Primary biliary cirrhosis (PBC) is a chronic cholestatic liver disease leading to cirrhosis and eventually liver failure and predominantly affects middle-aged women [1, 2]. Highly-specific antimitochondrial antibodies (AMA), as well as PBC-specific antinuclear antibodies such as those against sp100 and gp210, are serological hallmarks of the disease [3–10]. Significant proportion of patients with PBC suffer from concomitant autoimmune conditions such as Sjögren’s syndrome, Hashimoto’s thyroiditis, or systemic sclerosis (SS) [2, 11–15]. Several patients with PBC are found positive for IgG rheumatoid factor (RF), and up to 5% of patients with PBC may also have rheumatoid arthritis (RA) [16–18].
Although the etiology of PBC remains elusive, genetic factors are known to contribute to its pathogenesis [19–21]. Several studies in the past postulated major histocompatibility complex (MHC) class II polymorphisms as expressing the strongest association, but consensus has been reached mainly for genes exerting a reduced risk of developing PBC . More recently, four genome wide association studies (GWAS) which included North American, Italian, predominantly North American, and British cohorts, respectively, identified a number of genes in non-HLA loci associated with PBC and highlighted the role of the IL-12 and tumor necrosis factor (TNF) signaling pathways in the pathogenesis of PBC [23–26].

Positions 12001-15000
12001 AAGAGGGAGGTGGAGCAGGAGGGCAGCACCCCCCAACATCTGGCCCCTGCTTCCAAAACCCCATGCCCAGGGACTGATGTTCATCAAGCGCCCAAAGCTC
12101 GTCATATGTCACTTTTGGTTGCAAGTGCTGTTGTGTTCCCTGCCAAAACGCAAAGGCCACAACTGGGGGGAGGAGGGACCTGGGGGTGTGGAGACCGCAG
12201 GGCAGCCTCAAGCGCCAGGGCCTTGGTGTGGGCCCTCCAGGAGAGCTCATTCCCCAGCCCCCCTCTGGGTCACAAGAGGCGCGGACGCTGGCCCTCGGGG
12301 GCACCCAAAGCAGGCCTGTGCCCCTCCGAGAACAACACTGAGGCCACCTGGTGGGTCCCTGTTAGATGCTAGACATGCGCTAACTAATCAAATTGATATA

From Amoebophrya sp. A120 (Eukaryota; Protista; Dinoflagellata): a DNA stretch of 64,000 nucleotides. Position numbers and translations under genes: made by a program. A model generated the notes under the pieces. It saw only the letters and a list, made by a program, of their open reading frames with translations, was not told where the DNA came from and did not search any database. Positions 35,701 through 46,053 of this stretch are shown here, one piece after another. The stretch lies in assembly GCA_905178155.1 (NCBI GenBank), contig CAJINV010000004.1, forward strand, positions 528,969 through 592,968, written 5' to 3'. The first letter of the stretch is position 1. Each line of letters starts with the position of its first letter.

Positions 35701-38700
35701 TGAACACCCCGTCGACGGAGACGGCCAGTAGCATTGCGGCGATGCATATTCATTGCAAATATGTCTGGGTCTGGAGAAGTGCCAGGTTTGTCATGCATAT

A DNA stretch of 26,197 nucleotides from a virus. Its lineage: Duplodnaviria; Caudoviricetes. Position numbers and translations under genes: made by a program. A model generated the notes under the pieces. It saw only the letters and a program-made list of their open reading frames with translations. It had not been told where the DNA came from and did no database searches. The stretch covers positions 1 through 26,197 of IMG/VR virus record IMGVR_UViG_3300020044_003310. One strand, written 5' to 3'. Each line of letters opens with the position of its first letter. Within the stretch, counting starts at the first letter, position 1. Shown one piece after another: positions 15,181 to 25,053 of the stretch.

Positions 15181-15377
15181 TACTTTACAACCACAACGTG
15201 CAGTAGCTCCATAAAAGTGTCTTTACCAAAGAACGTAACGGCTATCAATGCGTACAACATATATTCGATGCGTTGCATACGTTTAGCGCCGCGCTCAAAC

Polymorphisms of genes involved in TNF-receptor signaling such as TNF receptor-associated factor 1 (TRAF1) have been associated with RA  and other autoimmune conditions including systemic lupus erythematosus (SLE) , but not with giant cell arteritis . TRAF1 gene encodes an important protein which acts as a mediator of the TNF and CD40 transduction pathways [30, 31]. The presence of TRAF1 polymorphisms seems to affect the natural history of RA, increasing the risk of erosions . Their effect on mortality in RA remains controversial [33, 34].